Monday, February 8, 2010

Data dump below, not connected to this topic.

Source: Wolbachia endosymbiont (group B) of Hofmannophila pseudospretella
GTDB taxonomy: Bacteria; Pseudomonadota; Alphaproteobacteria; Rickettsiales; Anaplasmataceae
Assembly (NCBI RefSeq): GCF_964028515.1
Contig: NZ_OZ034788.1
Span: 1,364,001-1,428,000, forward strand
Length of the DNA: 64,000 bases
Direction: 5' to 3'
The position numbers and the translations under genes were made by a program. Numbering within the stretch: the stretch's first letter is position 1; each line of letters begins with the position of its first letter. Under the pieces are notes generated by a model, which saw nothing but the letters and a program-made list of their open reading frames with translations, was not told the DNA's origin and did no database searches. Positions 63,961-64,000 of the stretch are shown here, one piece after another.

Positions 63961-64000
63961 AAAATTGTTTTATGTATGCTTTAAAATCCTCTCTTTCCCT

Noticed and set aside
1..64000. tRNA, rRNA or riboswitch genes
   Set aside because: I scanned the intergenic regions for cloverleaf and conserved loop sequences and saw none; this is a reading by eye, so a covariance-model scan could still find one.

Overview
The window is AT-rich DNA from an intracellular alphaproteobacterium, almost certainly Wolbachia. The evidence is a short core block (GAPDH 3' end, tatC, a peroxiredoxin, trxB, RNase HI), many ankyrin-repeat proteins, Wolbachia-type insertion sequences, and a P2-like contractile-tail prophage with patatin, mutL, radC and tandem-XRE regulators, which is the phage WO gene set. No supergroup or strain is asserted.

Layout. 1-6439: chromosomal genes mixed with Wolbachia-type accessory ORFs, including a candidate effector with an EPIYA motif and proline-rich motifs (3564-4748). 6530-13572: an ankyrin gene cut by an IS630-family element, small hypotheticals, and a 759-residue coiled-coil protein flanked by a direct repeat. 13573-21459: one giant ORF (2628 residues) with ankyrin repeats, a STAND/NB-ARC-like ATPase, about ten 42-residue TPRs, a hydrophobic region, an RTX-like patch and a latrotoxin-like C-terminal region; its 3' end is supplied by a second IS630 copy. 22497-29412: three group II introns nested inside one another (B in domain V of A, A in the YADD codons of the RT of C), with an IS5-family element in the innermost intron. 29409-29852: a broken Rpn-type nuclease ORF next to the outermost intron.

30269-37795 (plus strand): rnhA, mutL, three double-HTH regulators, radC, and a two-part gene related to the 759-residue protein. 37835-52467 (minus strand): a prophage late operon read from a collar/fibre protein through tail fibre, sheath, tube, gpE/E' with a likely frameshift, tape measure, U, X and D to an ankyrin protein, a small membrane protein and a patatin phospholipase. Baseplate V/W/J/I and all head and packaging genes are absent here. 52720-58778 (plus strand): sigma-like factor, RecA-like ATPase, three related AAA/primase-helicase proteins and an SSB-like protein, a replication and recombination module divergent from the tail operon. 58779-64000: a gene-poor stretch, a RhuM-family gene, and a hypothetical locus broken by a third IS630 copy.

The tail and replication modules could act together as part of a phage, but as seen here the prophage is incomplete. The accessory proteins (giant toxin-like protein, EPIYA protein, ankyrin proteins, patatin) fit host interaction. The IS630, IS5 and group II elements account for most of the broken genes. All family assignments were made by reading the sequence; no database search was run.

The snow was falling, changing the landscape into a Winter Wonderland. The weather forecast called for the heaviest snow to come later at night, so I figured it was a good time for a little mountain run. Considering that conditions could change quickly, I loaded up my pack with extra hand and body warmers, had dual and triple layers everywhere, and headed down the road. Six inches was already on the ground. In the woods, it was double that since the snow of earlier in the week had not melted. This was not going to be a fast run. After negotiating a couple of creeks and forging a new path through the woods I was ready to climb the first ridge. Pushing through the knee high snow, I felt like Sir Edmund Hillary climbing Mt. Everest. The higher I climbed, the faster and more furiously the snow fell, till I was staring at the small spot illuminated by my headlamp two feet in front of me. The trick was I didn’t know if I were on rock, tree limb, or solid ground. With each step I could sink 4 inches, or 2 feet. Traveling along at the blazing speed of 1.5 mph, I made it to the top of the ridge and began my descent down along the “seven switchbacks of Bolden Hollow.” (Not to be confused with the Seven Hills of Rome). This was great fun. I would build speed on the almost level straight away, until I hit the dreaded turn. Then I would lay on the brakes, skid, slid, grab a tree and try not to careen into the woods as I made the turn, then build speed again until the next turn. By the time I reached the bottom, it was completely dark. Now the fun began. I negotiated the creek crossing by jumping from one white spot to another (hoping that it really was a rock under there), and headed up Piney Ridge. My pace slowed to one m.p.h. I slid, fell, crawled and pushed through the snow. Finally, I was nearing the top of the ridge. In an instant the weather changed. Wind whipped the snow horizontally, blasting it into my face. I pulled the balaclava up over my nose until only my eyes peaked out. I was working my way down the side of the mountain, the snow blowing, obscuring the trail and creating drifts that were thigh high. I was thinking “Donner Pass” as I fumbled downward, knowing a misstep could be disastrous. I laughed, this was Warrior Princess stuff! Pure craziness! After negotiating a particularly rocky turn (backwards), my feet were once again on solid ground and I felt the pure joy of running with abandon down the side of the mountain. Then snow was deep enough that there was little chance of falling and even if I did, the impact would be soft. Crossing a creek, I began the final ridge before I hit the roads that would take me home. My legs were burning by the time I came out of the trail. Here, I was half way up the mountain. Why not run to the top on the road? I started out strong, running in 10-12” of snow, but soon the conditions worsened – the snow blowing directly into my face, stinging the exposed parts. After a half mile of that, I decided it was time to head down the mountain. Things were going smoothly until I hit the steep descent. Then, bam, I was on my backside. I struggled to my feet, started to move, and whop, down I went again. Eventually, I made it down to the bottom by walking in the ditch and the snow banks. On fairly level ground, I was able to run again. A fellow pulled out of his driveway and was plowing the section from his house to the main road. I followed him out, grateful for a smooth path to run on. Now it was simply follow the road home to my house. Even that was not so simple, because with the limited visibility it would have been very easy to miss the driveway. I walked into the house, covered with snow and looking like the abominable snowman. Another great “run” – 7.69 miles in 3 ½ hours! I think I’ll run on the treadmill today and watch “Into Thin Air.” (Which I did - 29 miles and 3 movies, including The Longest Run and Rocky).